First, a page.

Ah, perhaps a bit of clarification regarding Weitz’s commentary regarding
information provided by Bob West—specifically regarding class size.
There actually is a significant body of research that has been conducted on
class size which demonstrates a positive effect upon student achievement in
classes around 20. Most notably is the meta-analysis studies by Smith &
Glass (1978), followed with similar investigations by Robinson & Wittebols
(1986), and Slavin (1989). A more recent study by Wenglinsky (1997)
examining data from over 180 school districts across the US supports
conclusions mentioned above. In addition, several large-scale longitudinal
studies in the states of Indiana & Tennessee (Prime Time, 1984, STAR, 1985,
and Project Challenge (1990) also provide significant evidence supporting
small class size correlated with positive student achievement.
With that said (and as with all research), there are certainly
investigations which do not support the aforementioned studies. In most
cases the samples were small, extraneous variables were not controlled, and
the conclusions were invariably tied to ‘significant extra costs are not
worth the increases in achievement’. My and the rest of my community’s
children are certainly worth the $8-$10 or even $50 more per month to
maintain a quality educational environment.
Here is a nice overview of the research:
What is also ignored is the input from the professionals: the teachers who
manage both small and large classrooms. Through the years I have heard
comments from community patrons, legislators, business-persons, and parents
suggesting that, based on their 1-hour visits, that having a large classroom
is not really a problem. Which is the same as saying, upon concluding a
1-hour visit to a hospital ER during a quiet period, that there really are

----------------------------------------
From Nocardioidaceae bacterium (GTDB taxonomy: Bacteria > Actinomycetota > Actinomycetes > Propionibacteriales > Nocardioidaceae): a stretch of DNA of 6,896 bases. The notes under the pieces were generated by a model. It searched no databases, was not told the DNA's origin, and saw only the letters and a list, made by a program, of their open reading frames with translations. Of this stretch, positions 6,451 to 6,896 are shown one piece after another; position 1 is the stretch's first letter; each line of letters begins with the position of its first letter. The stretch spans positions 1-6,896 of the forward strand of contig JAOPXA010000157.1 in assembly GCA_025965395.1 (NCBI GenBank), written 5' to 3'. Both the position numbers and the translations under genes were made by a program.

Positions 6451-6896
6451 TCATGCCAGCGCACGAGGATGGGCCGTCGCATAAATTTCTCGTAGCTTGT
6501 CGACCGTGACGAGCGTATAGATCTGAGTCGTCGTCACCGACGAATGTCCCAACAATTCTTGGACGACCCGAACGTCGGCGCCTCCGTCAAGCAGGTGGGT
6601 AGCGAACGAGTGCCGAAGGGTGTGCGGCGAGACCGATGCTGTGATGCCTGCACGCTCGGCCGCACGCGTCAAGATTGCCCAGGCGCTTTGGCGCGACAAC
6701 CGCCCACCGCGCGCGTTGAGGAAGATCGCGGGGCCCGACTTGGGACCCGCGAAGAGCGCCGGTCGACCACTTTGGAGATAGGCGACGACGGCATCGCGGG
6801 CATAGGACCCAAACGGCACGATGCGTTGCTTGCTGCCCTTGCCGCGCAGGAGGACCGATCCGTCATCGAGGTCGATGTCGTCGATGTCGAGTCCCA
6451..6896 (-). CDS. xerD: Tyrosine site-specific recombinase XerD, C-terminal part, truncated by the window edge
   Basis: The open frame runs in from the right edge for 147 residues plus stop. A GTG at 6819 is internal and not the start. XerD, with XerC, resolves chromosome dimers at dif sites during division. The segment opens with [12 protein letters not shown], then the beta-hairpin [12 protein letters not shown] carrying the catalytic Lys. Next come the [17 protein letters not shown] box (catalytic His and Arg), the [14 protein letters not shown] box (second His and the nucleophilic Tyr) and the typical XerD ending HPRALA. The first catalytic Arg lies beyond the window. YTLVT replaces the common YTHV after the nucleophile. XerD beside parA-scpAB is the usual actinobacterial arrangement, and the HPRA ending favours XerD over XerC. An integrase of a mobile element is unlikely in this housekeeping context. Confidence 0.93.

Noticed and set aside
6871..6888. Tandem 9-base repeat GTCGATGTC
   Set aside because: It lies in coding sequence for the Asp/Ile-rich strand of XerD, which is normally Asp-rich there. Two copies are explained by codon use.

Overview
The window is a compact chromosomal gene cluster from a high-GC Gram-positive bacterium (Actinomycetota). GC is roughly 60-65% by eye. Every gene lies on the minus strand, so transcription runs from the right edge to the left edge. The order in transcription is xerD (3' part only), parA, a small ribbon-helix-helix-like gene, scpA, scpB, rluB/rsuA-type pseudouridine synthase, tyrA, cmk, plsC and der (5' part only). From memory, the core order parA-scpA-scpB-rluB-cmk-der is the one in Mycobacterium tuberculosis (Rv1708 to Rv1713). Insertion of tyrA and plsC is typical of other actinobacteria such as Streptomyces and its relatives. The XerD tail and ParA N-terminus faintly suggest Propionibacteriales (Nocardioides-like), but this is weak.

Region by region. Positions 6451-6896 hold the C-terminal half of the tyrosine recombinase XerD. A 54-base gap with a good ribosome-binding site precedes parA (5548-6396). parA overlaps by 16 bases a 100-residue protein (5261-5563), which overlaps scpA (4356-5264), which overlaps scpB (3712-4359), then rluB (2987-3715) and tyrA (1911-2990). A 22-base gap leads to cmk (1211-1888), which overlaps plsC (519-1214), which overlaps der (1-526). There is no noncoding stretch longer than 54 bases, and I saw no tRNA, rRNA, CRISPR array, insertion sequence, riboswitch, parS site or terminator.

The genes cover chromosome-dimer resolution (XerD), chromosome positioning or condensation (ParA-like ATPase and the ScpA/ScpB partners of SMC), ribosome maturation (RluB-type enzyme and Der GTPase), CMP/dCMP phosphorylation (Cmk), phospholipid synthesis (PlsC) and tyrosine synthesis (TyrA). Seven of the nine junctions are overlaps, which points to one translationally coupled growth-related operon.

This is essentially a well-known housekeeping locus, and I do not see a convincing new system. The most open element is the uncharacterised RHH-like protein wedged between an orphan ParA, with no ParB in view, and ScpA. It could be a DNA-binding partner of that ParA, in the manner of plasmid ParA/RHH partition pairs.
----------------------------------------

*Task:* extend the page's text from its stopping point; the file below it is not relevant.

not very many people who require emergency services so why spend the money?
Just think for a minute about being confronted with the daunting task of
managing the educational, social, emotional, and psychological well-being of
20, much less 30 or 35 students for a 7-8 hour block of time; and, not have
the monies to really be able to do what you could do (educationally), AND be
paid a rather small salary to do this. Now do this every day. And spend
time on the weekends and holidays and summers to ‘upgrade’ professional
skills and knowledge. You are just beginning to understand the concept of
Intuitively, you realize that smaller class = higher quality environment
yielding a more positive overall experience—that being achievement, to say
the least. All of this of course assumes that you have a qualified,
knowledgeable, caring person as the teacher—that is a given. Does that mean
that with the class of 20 you will still have some people who do not achieve
as they could or should? Of course. So listen to what your professional
educators (Moscow teachers) say—they know very well what they are talking
about. Do you rely on advice from your doctor, lawyer, dentist,
fire-persons, police electrician, and plumber (I left out a lot—not
intended)? Absolutely—or, we get a second opinion. . . right?
With all that has been presented, please remember the mandate in the US:
provide a free, equal, and non-discriminatory educational
environment/experience for all children (through about 16 depending on the
state) regardless of race, color, creed, ethics, religion, socioeconomic
status, or physical/emotional/cognitive disability. It is truly amazing
what we do in the US—if in doubt, go to most any public school in most any
other country and see if they do exactly the same. . .
With all that is being decided upon for the upcoming levy (and well into the
future) we need to be careful about obtaining and presenting information.
In this case, it is more than just reasonable to support the concept of
maintaining smaller class size—that is a variable we can control and have
done so quite well thus far in Moscow.
PASS THE LEVY!!!
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